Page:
Diversity in the workplace is a phenomenon of great strategic and operational consequences for both public and private organizations. The study presented in this paper is part of an ongoing two-year research project to foster and maintain diversity within a 14,000-employee statewide public agency called TRANWAY and among the external constituents doing business with the agency.
Recognizing that the strategic use of language and actions constitutes the communication foundation for organizational change, the authors developed an action plan -- a set of communication strategies -- designed to achieve TRANWAY'S objective of enhanced diversification. The purpose of this paper is to analyze the rationale for, and discuss the development of, these strategies. Accordingly the paper (a) recounts the events and the decisions affecting the framing of the research, (b) describes the organization structurally and historically, (c) presents the research methods for and findings of a one-year organizational assessment, and (d) discusses the communication strategies generated from the data.
Diversity in the workplace is not a new phenomenon; individual differences always have existed, even among groups identified as homogeneous. However, the heightened interest in diversity as a topic of organizational inquiry is relatively recent. Given the rapidly changing demographics of the U.S. workforce (Bolick & Nestleroth, 1988; Johnston & Packer, 1987) and the expanding globalization of US. businesses, this issue is, in fact, a phenomenon of great strategic and operational consequence for both public and private organizations (DeLuca & McDowell, 1992; Jackson & Alvarez, 1992).
Dealing with issues of diversity in the workplace -- whether they be theoretical or pragmatic--presents a challenge to the management scholar for at least two reasons. First, the concept of diversity is still evolving (Kim, 1991; Palmer, 1989; Morrison, 1992). "Workplace diversity" has been seen as a relatively unidimensional construct that dictates the creation of organizational strategies for "managing" or "valuing" it (Jackson & Alvarez, 1992). But examining this diversity requires a multidimensional lens -- one which sees it as much an issue of organizational change as it does an issue of individual differences; as much an issue of human resource policy as it is an ethical issue of fairness, equality, and/or justice.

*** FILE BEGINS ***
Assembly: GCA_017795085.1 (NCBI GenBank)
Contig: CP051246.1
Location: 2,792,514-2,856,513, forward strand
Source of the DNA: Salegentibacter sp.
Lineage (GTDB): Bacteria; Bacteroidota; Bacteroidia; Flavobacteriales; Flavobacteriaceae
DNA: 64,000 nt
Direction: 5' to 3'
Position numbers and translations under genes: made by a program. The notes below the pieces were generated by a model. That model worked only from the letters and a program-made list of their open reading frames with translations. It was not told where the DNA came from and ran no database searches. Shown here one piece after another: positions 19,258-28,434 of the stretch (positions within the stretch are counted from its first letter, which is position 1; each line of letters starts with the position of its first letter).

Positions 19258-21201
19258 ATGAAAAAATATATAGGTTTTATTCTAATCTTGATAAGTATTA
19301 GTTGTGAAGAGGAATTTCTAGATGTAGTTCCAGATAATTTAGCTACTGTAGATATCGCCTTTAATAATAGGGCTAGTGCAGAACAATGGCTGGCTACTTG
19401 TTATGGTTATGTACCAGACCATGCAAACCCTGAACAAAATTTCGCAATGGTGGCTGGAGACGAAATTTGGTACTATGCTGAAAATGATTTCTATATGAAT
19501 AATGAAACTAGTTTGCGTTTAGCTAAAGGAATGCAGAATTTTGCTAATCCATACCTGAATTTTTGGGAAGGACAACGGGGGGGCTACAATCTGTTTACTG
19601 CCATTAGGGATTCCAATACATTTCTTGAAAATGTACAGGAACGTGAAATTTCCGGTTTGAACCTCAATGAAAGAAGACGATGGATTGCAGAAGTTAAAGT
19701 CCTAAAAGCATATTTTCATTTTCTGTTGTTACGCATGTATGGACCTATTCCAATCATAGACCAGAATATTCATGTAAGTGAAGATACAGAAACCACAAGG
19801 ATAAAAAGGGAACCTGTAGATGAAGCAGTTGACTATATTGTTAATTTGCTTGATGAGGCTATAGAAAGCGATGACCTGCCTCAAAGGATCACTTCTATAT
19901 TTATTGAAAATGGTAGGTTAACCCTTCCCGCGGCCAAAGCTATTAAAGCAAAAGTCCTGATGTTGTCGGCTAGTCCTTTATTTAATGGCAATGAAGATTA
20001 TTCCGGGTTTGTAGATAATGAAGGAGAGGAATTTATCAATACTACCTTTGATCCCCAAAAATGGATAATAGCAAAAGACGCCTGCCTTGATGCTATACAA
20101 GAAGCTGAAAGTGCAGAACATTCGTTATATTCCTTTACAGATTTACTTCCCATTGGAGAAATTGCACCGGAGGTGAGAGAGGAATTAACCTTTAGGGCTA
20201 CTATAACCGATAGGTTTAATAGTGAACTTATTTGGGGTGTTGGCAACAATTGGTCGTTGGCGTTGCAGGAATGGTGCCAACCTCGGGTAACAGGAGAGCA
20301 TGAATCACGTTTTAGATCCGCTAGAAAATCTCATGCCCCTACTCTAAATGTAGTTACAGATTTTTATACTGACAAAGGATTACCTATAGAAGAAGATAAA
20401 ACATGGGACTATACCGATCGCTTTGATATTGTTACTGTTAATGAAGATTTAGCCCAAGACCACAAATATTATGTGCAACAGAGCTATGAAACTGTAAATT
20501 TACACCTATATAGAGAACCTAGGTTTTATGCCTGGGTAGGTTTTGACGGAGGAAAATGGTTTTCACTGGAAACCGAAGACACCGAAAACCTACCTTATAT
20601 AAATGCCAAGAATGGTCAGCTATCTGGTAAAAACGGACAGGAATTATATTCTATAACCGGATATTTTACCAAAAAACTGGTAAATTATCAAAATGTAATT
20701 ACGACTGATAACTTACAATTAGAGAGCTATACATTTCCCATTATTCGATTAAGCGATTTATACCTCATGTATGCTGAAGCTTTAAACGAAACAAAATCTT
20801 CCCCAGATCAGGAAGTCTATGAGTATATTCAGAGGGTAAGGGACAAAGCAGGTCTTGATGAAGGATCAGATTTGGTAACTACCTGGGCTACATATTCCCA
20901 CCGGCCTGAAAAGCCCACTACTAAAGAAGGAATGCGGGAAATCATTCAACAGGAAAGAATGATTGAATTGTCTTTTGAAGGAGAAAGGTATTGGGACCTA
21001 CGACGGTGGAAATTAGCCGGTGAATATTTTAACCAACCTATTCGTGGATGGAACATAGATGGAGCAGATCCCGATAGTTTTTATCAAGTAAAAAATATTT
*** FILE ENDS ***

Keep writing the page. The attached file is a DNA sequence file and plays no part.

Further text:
Second, the meaning of diversity in an organization depends largely on the organizational actors in power and their perspective on diversity, be it humanistic, legal, economic, or Marxist. This happens because, as Ranson, Hinings, and Greenwood (1980) observed,
an organization is . . . composed of a number of groups divided by
alternative conceptions, value preferences, and sectional interests....
[The] analytical focus then becomes the relations of power which enable some
organizational members to constitute and recreate organizational structures
according to their provinces of meaning. (p. 7)
Whether the term "diversity" represents a proactive program for workforce enhancement or a clever mask for affirmative action agendas (Morrison, 1992), the phenomenon is not a passing fad. It is, rather, a current trend and a future reality that may determine, in part, the performance, productivity, and success of today's, and tomorrow's, organizations.
The reality of this phenomenon is currently being experienced by the organization on which this paper is based -- a 14,000-employee, statewide public agency called TRANWAY. The study presented here was part of a two-year research project whose purpose was to foster and maintain diversity within TRANWAY's workforce and among the external constituents doing business with TRANWAY. The project was a funded response to a request for proposals from the agency, a request prompted by several external forces that reflected increasing concern about the organization's commitment to valuing and fostering diversity within its workforce. …